November 2011


As the month began ribbons of gold meandered though the fields and forest, winter birds are appearing at feeders and on the lakes, and rain arrived along with tornados and earthquakes.

In Norman along South Jenkins on the 3rd Mark Jordan saw a flock of about 100 Sandhill Cranes, on the 4th Dick Gunn reported a Sora Rail, Marsh Wren and Swamp Sparrow, and on the 5thMatt Jung discovered a Hermit Thrush while Jennifer Kidney heard it singing.  At the Guthrie Sand Pit Gaery Harritt saw a Bald Eagle flying across the water swooping down on a flock of American Coots.  Other species present included Pied-billed Grebe, Horned Grebes, Ruddy Ducks and Hooded Mergansers.

On Saturday, November 5th the largest recorded earthquake in the state of Oklahoma struck with a magnitude of 5.6 and the epicenter in Lincoln and Pottawatomie Counties.  Aftershocks included 70 quakes at magnitudes of 1.0 to 2.5 including 12 at magnitudes of 3.0 or higher.  On Monday, the 7th a front entered southwest Oklahoma bringing tornados.  When it arrived to the west and north of Oklahoma City as heavy thunderstorms, another quake hit at 2045 with a 4.7 magnitude.  This rain helped move central Oklahoma out of the exceptional drought category into the extreme and severe drought categories.  Central Oklahoma still needs another 1 -3 inches of rain to return the soil to full moisture levels, but the lakes and ponds will need even more to return to full except Lakes Hefner and Overholser which received an artificial refill from Canton Lake.

On the 9th Ken Williams and Jim Arterburn birded the dam at Lake Hefner where they located a female/immature Surf Scoter in the water treatment ponds around 1615.  Matt Jung also spotted it and James Hubbell was the last to report it on the 10th.  On the 11th Mary and Mark Peterson discovered a Western Grebe just out from Prairie Dog Point.  Sue and Dave Woodson also located Blue-winged and Green-winged Teal, Common Merganser, and Common Loon.  On the 12th Jimmy Woodard and Nadine observed two Black-bellied Plovers, Forster’s Terns, Bonaparte’s and Herring Gulls and one smallish billed and bodied unidentified Loon.  Jimmy estimates there are over 200 duck species and perhaps a total of 4-5,000 birds.  On the east side of Lake Hefner’s dam Bill Diffin located a Lesser Black-backed Gull in the more northerly group of gulls closest to the dam.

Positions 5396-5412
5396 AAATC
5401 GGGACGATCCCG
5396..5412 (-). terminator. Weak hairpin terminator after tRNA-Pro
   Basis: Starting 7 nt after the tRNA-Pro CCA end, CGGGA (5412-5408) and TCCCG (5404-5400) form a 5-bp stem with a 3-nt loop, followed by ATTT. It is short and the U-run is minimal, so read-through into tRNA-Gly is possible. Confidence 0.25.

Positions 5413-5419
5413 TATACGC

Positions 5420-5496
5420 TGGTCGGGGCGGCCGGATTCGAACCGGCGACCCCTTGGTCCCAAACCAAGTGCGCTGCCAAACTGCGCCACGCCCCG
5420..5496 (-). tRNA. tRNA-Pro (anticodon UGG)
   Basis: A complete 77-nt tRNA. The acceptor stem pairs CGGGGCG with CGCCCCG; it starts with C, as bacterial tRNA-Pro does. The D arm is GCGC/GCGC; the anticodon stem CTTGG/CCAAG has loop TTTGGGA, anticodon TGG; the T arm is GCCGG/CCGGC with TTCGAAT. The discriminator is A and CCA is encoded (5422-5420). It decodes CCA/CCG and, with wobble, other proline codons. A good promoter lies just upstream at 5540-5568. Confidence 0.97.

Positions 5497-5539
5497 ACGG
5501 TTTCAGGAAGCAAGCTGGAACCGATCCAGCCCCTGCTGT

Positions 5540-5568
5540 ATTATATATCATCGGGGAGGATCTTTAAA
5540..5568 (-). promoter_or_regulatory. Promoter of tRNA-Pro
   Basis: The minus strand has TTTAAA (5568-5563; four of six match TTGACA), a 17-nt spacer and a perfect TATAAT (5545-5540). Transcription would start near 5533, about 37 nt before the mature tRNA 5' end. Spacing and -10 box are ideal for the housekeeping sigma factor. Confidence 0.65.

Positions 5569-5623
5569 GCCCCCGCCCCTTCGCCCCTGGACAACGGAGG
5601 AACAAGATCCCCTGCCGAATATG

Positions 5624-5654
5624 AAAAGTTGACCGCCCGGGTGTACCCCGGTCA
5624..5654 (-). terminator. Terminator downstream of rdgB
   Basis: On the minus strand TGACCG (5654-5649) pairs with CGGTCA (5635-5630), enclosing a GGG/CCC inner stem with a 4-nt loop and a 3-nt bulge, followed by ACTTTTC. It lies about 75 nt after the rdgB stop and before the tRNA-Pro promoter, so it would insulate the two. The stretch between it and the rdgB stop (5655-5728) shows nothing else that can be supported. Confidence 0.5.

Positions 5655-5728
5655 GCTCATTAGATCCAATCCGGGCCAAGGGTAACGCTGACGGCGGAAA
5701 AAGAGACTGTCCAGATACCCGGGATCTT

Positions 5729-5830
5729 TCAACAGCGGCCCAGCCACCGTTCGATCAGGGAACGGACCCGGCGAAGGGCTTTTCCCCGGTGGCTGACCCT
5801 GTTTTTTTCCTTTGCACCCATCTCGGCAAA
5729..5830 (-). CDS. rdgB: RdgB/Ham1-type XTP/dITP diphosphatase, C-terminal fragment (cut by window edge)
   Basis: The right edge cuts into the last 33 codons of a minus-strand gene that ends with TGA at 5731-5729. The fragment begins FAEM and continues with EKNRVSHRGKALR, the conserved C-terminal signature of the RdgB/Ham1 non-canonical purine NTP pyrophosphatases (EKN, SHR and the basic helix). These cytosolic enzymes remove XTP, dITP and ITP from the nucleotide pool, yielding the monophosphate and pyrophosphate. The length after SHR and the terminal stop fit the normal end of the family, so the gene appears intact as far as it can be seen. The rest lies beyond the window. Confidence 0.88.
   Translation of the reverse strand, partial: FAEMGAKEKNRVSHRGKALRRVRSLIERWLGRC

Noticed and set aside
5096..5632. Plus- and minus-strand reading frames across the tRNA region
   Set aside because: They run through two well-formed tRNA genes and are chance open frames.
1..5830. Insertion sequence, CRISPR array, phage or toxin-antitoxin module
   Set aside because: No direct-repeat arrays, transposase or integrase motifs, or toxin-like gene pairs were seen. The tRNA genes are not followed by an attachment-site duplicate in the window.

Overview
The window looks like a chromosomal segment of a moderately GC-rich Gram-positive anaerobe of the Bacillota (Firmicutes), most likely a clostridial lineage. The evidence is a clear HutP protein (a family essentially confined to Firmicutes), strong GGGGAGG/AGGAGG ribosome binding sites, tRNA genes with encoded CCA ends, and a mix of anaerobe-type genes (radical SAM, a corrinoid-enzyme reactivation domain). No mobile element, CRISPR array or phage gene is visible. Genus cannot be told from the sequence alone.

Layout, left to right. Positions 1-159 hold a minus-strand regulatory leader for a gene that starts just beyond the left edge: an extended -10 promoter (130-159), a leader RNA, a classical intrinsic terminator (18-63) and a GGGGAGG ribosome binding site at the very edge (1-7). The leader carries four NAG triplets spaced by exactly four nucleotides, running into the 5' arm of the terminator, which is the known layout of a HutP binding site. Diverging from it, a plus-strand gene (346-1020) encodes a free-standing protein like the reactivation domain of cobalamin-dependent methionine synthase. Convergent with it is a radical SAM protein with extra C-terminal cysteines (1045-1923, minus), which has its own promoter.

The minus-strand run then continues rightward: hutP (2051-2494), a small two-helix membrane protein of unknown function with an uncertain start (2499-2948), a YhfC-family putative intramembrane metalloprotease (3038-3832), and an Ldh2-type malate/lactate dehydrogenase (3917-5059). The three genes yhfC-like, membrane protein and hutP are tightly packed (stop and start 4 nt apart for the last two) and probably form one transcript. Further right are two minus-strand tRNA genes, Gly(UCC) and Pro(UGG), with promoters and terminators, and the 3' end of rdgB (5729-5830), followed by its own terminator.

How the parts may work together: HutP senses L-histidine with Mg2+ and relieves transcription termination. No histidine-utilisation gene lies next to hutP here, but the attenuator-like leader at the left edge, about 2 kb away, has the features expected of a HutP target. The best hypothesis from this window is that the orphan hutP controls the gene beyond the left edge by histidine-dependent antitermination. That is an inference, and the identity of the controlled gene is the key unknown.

On the 13th Valerie Bradshaw, Jimmy Woodard, and Willie Hendrickson from Minnesota walked the field near Norman’s Max Westheimer Airfield and located Sprague’s Pipits, Leconte’s Sparrows, Smith’s Longspurs, Chestnut-collared Longspurs and a Lark Bunting.  In Norman Jennifer Kidney had a Golden-crowned Kinglet doing pirouettes in the mostly denuded hackberry tree.  At Lake Overholser on the 19th James discovered Canvasback and Least Sandpiper.  Jim and John Bates, Dave and Sue Woodson and Sharon Henthorn birded the El Reno Sewage Ponds and Fort Reno locating Wilson’s Snipe, Brewer’s Blackbird, Western Meadowlark, American Tree Sparrow and Loggerhead Shrike.

On the 23rd Jimmy checked Lake Hefner and added American Pipit.  On the 25th Bill watched a Peregrine Falcon harassing Ring-billed Gulls along the dam, and found the first winter Common Goldeneyes.  Tim O’Connell had a male and female Purple Finch at his feeders in Stillwater.  On the 28th Garey reported Eared Grebes at the Guthrie Sand Pits.  While visiting from Petaluma, CA Alan Wight spent a few hours walking around the Embassy Suites fields and located Horned Lark, Lapland Longspur and Black-tailed Jackrabbit.  On the 30th Dick had a Winter Wren at South Jenkins.  On the 29th he reported an Orange-crowned Warbler and also, very unfortunately, the death of Norma, the white Red-tailed Hawk.  She will be greatly missed by her many admirers.

During November a total of 109 bird species were reported including 2 new species which increased the 2011 Central Oklahoma area total to 266 species.  I appreciate those who help provide the history of central Oklahoma birds by turning in reports.  I can be contacted by e-mail at

Esther M. Key, Editor.